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06-26-2008, 08:12 PM
I'll read the link you sent about sanctions effectiveness...I just haven't yet.
Here's the link I promised about the little Korean problem....scroll down a bit and read the article US OUT from this blog. And click on any of the links within the story especially about property rights issues....you'll always find the closest truth on alternative news sources...once you sort through the B.S.
I've found some very good, truthful news on this forum....but it's not always accurate. You just have to us the B.S. detector.
OK...read the article
1st. I didn't really see any relation to the progress related to the effectiveness of sanctions.
2nd. I think this kind of makes my point that it's up to S. Korean government to work out it's differences with N.K.
The US may actually hurt the process by being a mediator nobody wants. I still believe bilateral talks will be most effective between the two.
Last edited by Molon Labe; 06-26-2008 at 08:19 PM. Reason: update..read the article.
06-27-2008, 02:24 AM
What a suprise....Bush the magic Globalist. I just heard Jerry Doyle talking about this on his radio show...this is flat out disgusting. 2002, they were part of the Axis of Evil, suddenly they're not so bad?"Don't vote. It only encourages the bastards." -PJ O'Roarke
06-27-2008, 05:44 AM
- Join Date
- Jun 2005
- Woodland Park, Colorado, United States
Koreans are anti-American beef not because of a real Mad cow disease but a manufacured one. The internet was flooded with spam and propaganda and the media was a willing accomplice. Sound familiar? 300,000,000 Americans eat beef and not a single case of mad cow. The Koreas were told that they were more susceptible to getting the disease, and they CHOOSE to believe that lie.
The farmers are anti-American beef import because the average price of beef in Korea is about $10.00 for a 100 grams. Why would they want American beef flooding the market that is ten times less? If anything, Koreans ought to worry about the food they eat. The cows spend their lives in a pin slightly bigger than they are. The pins are filthy and would never be allowed in the USA.
Last edited by AmPat; 06-27-2008 at 05:46 AM.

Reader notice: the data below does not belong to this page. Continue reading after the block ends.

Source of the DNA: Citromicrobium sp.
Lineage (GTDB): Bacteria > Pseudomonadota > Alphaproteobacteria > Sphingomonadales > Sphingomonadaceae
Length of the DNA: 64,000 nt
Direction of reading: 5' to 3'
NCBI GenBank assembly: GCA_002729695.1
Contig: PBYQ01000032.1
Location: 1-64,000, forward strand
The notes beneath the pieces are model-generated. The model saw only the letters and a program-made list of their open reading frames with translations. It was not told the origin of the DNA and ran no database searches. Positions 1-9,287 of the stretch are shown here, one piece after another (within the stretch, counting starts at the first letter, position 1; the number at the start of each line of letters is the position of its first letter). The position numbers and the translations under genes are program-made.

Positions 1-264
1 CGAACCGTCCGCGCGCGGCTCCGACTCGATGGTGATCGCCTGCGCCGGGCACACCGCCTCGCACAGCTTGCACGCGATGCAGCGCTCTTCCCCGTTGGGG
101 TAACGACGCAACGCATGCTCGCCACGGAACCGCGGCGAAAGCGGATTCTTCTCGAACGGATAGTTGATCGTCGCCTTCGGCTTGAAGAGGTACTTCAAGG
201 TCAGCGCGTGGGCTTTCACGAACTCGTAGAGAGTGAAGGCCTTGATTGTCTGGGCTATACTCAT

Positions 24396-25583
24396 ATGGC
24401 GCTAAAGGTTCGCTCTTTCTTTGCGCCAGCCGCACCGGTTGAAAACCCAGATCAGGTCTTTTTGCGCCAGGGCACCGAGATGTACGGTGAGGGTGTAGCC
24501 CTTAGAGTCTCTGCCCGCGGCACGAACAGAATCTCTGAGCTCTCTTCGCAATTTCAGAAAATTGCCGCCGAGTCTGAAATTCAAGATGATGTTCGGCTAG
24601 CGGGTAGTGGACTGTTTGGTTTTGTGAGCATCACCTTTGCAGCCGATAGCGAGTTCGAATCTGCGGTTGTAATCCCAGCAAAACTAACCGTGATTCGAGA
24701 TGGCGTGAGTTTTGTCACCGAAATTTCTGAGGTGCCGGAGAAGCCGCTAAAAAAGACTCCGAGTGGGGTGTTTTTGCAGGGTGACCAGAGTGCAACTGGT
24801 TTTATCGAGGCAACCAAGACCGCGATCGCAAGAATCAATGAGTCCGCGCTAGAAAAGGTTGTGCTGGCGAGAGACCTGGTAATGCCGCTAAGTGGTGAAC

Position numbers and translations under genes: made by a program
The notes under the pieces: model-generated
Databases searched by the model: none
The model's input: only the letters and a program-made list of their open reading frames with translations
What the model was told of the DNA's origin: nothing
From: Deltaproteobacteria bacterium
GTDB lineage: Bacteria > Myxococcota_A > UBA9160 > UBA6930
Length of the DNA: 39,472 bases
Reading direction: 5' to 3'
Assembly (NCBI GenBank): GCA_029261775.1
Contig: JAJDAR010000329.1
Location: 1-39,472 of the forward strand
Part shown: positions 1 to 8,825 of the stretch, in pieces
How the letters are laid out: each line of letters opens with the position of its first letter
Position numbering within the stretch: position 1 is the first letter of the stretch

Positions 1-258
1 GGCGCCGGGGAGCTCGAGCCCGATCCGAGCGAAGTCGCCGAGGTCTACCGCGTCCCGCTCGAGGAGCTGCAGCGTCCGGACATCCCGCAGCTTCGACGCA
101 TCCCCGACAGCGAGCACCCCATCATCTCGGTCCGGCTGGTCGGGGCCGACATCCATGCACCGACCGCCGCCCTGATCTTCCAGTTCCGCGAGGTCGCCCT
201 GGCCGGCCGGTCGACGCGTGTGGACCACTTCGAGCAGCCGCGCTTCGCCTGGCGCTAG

06-27-2008, 09:38 AMI like to shoot people with my CANON.
gatorGuest06-27-2008, 10:14 AM
Also, each person in the US spends about $2,000 per year per person for military. The South Koreans spend a little over $1,000 each.
Why should should the US provide military aid to a country when the people don't have the same burden for their own security as the US? Especially when we are running a deficit and have to borrow the money in order to give it to the South Koreans.
I really don't understand why we have troops in South Korea nowadays.
Don't you think that the US troops in South Korea could better serve our country protecting the US - Mexico border? For many years the misson of the 4/7th Cav was to protect the border. Now they are in Korea. Don't you think we should send them back to our own DMZ?
06-27-2008, 11:27 AM
- Join Date
- May 2008
pulled out the National Guard from our border, I think that's a pipe dream.
Maybe once we get a government that cares about protecting our borders, we can discuss it. Until then, it's not a ripe issue.
06-27-2008, 11:34 AMAt Coretta Scott King's funeral in early 2006, Ethel Kennedy, the widow of Robert Kennedy, leaned over to him and whispered, "The torch is being passed to you." "A chill went up my spine," Obama told an aide. (Newsweek)
06-27-2008, 11:51 AM
And just if...and it's a big if...... the S.K. lost, and the peninsula were unified under communism....then that would no more affect us than when the worst case scenario happened in 1974 in Vietnam. The world still went on. Let the despots starve themselves into oblivion.
And besides..before either would allow themselves to be occupied they would both use their nuclear weapons. There is no reason to believe the standoff won't continue without U.S. troops present.
I'm not really sure I believe the Korean peninsula has much interest value (meaning resources) to the U.S. beyond half of it being a liberal democracy.
My point is that we underestimate the S.K. and Japanese ability to take control of their destiny in the region. And let's not forget the Russians haven't hibranated from the world stage. The security of that region is in their interests as well. IMO...They all can very much handle the Koreans. We give ourselves way too much credit that everybody needs us.
Last edited by Molon Labe; 06-27-2008 at 12:31 PM.Gun Control: The theory that a woman found dead in an alley, raped and strangled with her panty hose, is somehow morally superior to a woman explaining to police how her attacker got that fatal bullet wound - Unknown
The problem is Empty People, Not Loaded Guns - Linda Schrock Taylor
06-27-2008, 12:40 PM
- Join Date
- May 2008
gatorGuest06-27-2008, 01:23 PM
Now that the Cold War is over then I don't think we have the security need anymore.
I think by the 1980s the South Koreans were able to handle their own defense without American troops being garrisoned in the country. It was probably that way in the 1970s. I saw the South Koreans kicking ass in Vietnam.
We probably should have removed all American troops by the 1990s.
We can be allies with South Korea and help them out if they get in trouble but I see no reason why we need thousands of American combat troops in South Korea. Especially nowadays seeing the dismayed condition of readiness in the North Korean forces.
I certainly don’t see any massive arming of the North Koreans by the Soviets or Chinese like it was in 1950.
Like Cuba North Korea has been abandoned by the International Communists. Not much of a threat to the US. Let us use our money elsewhere.
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